I was concerned about New West issues being drowned out in a constituency that included Burnaby, but then I remembered that we neighbours already share an MP. I have felt very well served by Peter Julian in Ottawa, and I have not seen that he favours big ol’ Burnaby in a way that compromises representation in New West. The argument that STV is too complex also doesn’t sway me. It may take more effort to understand but it is not an impossibly arcane system. I agree with the STV advocate who said that we should demand more of our electoral system than mere simplicity.

So there you have my two cents, for whatever it’s worth. I commend all our candidates for putting their names forward as leaders. May the best person win.

Briana Tomkinson

Briana Tomkinson is a Montreal-based writer and original founder of Tenth to the Fraser. She really likes to write letters by hand.

Briana Tomkinson is a really valued member of the Tenth to the Fraser community. Interested in joining our pool of writers? Please see these submission guidelines.

3 comments

  1. I think that your comments on the various candidates are fairly accurate and would share most of the comments. But I do have what I think is a legitimate beef with the referendum. Step back and think about the campaign. We are in the midst of a provincial election and thats (rightly) where the major focus has been on. When you are talking about changing a fundamental part of our society, namely how we elect our provincial representatives: I believe that the issue itself deserves proper airing on its own, not muddled amongst a provincial election, or for that fact the Stanley Cup playoffs. I mean Campbell didn't put forward his Native Treaty referendum amongst a provincial election did he? And also the vote on the (either / or) Meech Lake / Charlottetown accord, didn't take place amongst a federal election either.

    Changing the electoral system is a major fundamental thing and the debate should have been more focused and the referendum held when people's attentions were on it. This mish mashing it within the provincial election is just a way to throw it in there. As well I don't agree with the thresholds as well. Something that fundamental should require at least 3/4 support of the voting public, not 50 plus one. It is akin to changing the constitution federally. But I think it'll be very close on Election Day. I'm personally against STV for previously stated reasons, given geographic and population factors.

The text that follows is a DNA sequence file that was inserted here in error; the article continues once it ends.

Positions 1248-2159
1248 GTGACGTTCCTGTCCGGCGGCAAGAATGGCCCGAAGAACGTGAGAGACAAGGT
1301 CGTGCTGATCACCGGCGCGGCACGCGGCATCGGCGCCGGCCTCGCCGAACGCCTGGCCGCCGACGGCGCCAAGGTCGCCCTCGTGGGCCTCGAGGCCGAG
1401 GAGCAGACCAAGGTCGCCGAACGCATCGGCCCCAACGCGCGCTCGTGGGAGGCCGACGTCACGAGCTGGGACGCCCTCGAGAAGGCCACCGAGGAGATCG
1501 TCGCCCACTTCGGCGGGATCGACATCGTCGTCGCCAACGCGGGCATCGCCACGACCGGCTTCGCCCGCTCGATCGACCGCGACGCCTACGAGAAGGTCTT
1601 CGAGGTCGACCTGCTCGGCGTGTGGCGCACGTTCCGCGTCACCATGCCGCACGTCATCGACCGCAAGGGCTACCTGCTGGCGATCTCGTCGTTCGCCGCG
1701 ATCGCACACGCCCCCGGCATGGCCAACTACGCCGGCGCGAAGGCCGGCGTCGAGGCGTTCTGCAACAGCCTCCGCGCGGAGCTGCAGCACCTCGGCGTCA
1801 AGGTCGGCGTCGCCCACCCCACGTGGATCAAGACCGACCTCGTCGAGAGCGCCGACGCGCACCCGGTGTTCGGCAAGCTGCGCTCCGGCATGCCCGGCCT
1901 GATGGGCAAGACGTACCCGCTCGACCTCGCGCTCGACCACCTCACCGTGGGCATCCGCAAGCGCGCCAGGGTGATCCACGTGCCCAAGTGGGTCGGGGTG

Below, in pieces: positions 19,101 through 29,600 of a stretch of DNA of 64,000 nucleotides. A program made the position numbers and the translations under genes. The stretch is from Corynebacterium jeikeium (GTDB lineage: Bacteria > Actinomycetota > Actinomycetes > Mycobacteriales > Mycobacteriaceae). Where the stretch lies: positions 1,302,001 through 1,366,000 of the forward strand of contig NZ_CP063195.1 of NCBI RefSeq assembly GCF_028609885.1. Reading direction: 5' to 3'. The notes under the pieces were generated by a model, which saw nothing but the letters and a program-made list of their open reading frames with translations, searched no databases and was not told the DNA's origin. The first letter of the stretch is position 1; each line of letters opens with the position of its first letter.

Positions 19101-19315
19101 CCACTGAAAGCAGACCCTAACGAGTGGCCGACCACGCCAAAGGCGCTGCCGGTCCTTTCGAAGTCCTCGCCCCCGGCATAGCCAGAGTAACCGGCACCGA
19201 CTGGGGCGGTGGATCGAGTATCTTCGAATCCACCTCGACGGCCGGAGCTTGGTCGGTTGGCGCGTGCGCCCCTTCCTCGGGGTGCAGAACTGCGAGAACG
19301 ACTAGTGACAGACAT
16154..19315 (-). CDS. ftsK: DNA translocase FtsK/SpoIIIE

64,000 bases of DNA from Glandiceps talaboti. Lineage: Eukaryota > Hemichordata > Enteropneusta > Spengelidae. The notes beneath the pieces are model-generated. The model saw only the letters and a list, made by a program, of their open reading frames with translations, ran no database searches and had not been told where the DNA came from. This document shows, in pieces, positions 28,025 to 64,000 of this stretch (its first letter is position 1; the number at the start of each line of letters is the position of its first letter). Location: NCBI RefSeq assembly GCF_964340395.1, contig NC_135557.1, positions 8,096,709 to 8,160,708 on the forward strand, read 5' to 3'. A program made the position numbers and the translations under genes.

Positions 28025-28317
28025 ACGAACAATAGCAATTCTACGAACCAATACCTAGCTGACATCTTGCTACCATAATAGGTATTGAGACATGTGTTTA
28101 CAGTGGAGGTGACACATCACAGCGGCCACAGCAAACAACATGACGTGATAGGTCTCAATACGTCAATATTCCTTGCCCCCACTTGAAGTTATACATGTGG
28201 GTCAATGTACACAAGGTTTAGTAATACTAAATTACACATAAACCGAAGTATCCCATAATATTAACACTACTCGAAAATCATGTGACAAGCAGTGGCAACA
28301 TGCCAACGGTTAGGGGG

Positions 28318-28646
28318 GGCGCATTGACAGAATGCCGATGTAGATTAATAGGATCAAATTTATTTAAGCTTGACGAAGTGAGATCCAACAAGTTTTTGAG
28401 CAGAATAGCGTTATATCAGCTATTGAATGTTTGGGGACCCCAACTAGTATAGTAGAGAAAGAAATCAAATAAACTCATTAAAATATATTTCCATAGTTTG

2. Hi Dave,

    I agree that there's a danger the referendum issue will get lost amid hockey talk and general electioneering. I agree that it may have been better to hold a separate referendum, but we get what we get!

    One thing: I don't believe it's 50+1 to pass the referendum. If you recall, last time the threshold was 60% – B.C. voted 58% in favour, and so we were just two percent shy of that goal.

  3. Also, the Aboriginal land Claims referendum was a political sham. Anyone who has taken a biased survey or a 'push poll' knows the questions on that 'referendum' were designed to engineer a pre-determined outcome. And unlike Meech Lake, Chtn Accord and the Native Treaty Referendumb,the BC-STV ballot initiative is not promoted or presented by the government. It is the results of the citizens assembly and is arguably not in the interest of either of the parties currently in the legislature.

    Lastly, like Briana said, BCSTV needs 60% of the vote. It also needs 50% or more of the vote in 60% of the ridings.

    This is a very high bar to get over. If BC-STV wins, it can only win overwhelmingly.